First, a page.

For younger artists looking to do commemorative art, how can they do that successfully, based on the story you covered here?
I think the story of Maya Lin herself is inspiring about what is possible in this world. You know, great commissions like the Vietnam War Memorial don’t come along every day. It’s hard to find something equivalent to that. The whole area of public art as opposed to art itself, art per se, is almost a different discipline, especially if it’s memorializing anything in history.
These things come up in local areas all over America, where local communities want to have a memorial that relates to their history. It’s a fruitful field for endeavoring.
Towards the end of your book, you mention how this story frames how we think about conflict and wars happening today: veterans returning and individuals who protest the wars. Moving forward, how do we approach the debate in a way the reconciles the sides?
Well, it’s first and foremost an artistic question. Just to say you need a memorial to memorialize anything you can think of is easy to say. But once it’s defined what it is to be memorialized, then the artistic process enters into thing, as to what would be appropriate but also what would be beautiful and relate that sense of reflection and contemplation.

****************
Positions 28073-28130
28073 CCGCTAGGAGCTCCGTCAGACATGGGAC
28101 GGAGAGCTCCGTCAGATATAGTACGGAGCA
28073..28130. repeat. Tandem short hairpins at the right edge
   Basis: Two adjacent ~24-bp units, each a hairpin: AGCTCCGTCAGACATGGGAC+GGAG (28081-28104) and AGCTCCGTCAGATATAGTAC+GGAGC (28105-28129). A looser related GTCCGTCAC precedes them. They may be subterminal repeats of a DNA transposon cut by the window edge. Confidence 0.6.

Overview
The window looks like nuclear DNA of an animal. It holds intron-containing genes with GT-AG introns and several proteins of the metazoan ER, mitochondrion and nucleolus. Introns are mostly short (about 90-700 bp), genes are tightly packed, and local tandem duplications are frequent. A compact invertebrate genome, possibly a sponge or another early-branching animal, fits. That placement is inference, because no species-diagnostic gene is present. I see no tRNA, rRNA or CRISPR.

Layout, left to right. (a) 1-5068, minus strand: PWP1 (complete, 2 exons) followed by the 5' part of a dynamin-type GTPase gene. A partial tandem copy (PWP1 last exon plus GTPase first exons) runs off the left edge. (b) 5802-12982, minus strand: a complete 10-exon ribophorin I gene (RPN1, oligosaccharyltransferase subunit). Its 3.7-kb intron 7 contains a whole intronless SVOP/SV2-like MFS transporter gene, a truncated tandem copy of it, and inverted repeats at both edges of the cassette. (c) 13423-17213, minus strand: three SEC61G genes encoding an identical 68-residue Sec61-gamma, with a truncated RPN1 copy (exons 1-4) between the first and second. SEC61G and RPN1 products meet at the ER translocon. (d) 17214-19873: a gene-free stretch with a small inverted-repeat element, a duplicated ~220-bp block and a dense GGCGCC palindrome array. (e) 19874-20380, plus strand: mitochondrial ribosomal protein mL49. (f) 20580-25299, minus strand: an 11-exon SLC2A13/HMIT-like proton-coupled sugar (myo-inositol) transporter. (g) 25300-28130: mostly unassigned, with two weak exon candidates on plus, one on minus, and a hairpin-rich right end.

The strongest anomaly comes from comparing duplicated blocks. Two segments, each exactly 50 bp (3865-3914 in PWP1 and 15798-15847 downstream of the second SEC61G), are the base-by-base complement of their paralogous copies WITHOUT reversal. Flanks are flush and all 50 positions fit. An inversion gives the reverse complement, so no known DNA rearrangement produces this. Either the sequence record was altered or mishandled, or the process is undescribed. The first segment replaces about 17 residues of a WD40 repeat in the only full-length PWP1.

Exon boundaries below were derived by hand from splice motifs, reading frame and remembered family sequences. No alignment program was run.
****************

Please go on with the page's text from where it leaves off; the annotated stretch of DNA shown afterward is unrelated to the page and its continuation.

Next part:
In the case of wars possibly, it’s reconciliation. That’s asking a lot of an artist. This kind of thing comes up with the whole question of Confederate memorials and whether they should be removed. People say blithely, “Well, just need to put Martin Luther King statues next to Robert E. Lee,” or something like that. Easy to say that kind of thing.
What is the art that contextualizes the words being used: the Confederacy, the death of slavery, and so on? That’s when really hard work begins, as the artist tries to visualize what would work in that circumstance.
Thank you for your time and for sharing all these insights.